But the most significant import that rail delivers is not the food products or fertilizer that helps feed our population and support our agricultural needs. It’s not even the coal that fuels many aspects of our economy. Trains deliver economic vitality. In 2017 alone, U.S. freight railroads helped produce $220 billion in economic activity and supported the jobs of 1.1 million Americans, according to a study by Towson University. The economic impact of rail is particularly noteworthy because rail-related jobs typically earn above-market wages, are often sourced locally, and do not require advanced college degrees.
For these reasons, it is clear why economic developer organizations (EDOs) are all aboard the rail train. But how can a company seeking a rail-served site lay down the track for successful site selection?
Timeliness is essential
Meeting project timelines is essential for site selection in any industry. The difference between being able to break ground in 6 months versus 18 months could be the difference between a project’s success or its failure—and especially for rail projects. Historically, freight has been a point to point business with long haul truck lanes. Now, there's a freight advantage to put that long-haul container- 53 foot domestic- on a train to move through certain lanes.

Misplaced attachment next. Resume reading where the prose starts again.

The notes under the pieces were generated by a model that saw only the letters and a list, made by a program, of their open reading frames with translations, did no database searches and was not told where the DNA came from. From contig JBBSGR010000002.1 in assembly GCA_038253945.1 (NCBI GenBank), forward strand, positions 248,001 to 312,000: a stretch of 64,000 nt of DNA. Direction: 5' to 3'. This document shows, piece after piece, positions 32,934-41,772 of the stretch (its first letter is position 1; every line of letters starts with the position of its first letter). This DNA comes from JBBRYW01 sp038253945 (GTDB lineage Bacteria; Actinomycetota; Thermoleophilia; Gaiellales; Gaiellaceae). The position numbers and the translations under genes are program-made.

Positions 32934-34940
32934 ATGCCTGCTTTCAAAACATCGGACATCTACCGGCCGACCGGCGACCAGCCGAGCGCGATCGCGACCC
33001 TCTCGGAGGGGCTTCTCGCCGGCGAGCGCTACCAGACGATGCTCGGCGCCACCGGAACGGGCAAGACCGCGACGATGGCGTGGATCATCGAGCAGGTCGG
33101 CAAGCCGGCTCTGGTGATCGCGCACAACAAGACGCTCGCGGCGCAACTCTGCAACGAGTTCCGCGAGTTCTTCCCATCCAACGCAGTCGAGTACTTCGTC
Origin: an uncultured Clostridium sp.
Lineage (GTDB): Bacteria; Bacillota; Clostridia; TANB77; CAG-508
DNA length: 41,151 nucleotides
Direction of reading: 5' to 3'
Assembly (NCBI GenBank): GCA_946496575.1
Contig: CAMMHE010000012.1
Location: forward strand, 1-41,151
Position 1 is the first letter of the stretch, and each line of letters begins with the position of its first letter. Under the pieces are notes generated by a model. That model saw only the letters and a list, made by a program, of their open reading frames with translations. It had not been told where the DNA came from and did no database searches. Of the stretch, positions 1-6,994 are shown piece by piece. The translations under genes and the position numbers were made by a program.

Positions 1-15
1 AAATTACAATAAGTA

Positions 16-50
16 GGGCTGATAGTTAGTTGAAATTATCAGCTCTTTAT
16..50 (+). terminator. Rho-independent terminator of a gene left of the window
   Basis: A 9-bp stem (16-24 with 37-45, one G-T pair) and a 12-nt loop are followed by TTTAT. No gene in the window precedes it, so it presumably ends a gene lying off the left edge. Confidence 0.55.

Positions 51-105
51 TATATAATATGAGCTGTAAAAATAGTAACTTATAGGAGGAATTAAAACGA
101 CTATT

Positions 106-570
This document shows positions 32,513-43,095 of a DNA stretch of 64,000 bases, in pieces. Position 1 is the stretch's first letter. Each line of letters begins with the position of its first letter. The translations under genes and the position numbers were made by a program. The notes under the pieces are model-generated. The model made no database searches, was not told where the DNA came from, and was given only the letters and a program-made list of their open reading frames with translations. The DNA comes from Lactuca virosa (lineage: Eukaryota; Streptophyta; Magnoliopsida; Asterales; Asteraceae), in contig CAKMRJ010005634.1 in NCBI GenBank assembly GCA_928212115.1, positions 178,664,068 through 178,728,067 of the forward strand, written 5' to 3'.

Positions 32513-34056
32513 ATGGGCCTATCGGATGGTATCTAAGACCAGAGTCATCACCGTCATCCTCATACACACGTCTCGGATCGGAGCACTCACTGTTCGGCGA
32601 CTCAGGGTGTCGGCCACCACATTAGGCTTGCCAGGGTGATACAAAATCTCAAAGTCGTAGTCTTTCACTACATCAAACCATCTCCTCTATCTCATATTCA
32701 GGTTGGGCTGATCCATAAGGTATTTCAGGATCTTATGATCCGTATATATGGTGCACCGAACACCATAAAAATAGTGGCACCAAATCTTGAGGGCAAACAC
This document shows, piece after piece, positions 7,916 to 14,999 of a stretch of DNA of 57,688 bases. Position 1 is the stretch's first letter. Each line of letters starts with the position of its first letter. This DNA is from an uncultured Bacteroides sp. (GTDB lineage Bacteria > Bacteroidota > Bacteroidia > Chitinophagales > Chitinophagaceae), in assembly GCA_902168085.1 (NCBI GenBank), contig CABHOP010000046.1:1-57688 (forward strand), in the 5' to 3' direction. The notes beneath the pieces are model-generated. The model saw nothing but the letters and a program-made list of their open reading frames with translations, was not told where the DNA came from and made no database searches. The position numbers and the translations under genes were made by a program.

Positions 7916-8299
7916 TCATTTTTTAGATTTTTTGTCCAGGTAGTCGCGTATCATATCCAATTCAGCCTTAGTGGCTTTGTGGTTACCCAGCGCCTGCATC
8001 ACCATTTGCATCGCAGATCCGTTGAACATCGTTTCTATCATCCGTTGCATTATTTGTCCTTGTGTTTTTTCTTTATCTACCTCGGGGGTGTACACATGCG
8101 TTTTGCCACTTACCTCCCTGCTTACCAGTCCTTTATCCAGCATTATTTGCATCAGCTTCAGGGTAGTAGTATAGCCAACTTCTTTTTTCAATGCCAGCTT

No wonder one of the biggest factors disrupting rail-served site selection at present is the lack of shovel-ready sites, or sites that are ready to go and equipped with road, water, sewage and special permits. So, one key to successful site selection is being able to identify EDOs that can offer shovel-ready sites that match your geographic needs and align with your project timelines.
Rural providing opportunity
It’s common to seek rail-served industrial properties and intermodal logistics centers around the major urban areas. The EDOs for urban-centric locations typically have greater access to capital than more remote areas to market their sites.
However, the biggest opportunity for a company seeking a rail-served location is to choose the cornfields over bright city lights. That is, in an economy with incredibly low unemployment, rural markets tend to have a greater availability of solid workers whose skills are perfectly aligned with the type of jobs that rail-served industrial projects provide: positions with above-market wages that do not require advanced college degrees.
The catch is that rural communities rarely have the capital to gain publicity and awareness for their rail-served sites. So, it helps for your project team to include someone who has some knowledge of EDOs and railroad routes across the country. What you want is a rural location that is geographically linked to important ports, cities and transportation centers that may also offer streams of labor.
Railroads have been the main deliverers of goods, services, and most important, economic activity and vitality in America for the past 150 years. And, railroad usage isn’t slowing down anytime soon. If anything, the need for shovel-ready, rail-served sites and sustainable workforces is only becoming more urgent. If you’re a user of rail-served locations, start laying your tracks early and look outside the urban centers—and you may find a faster track to a new site.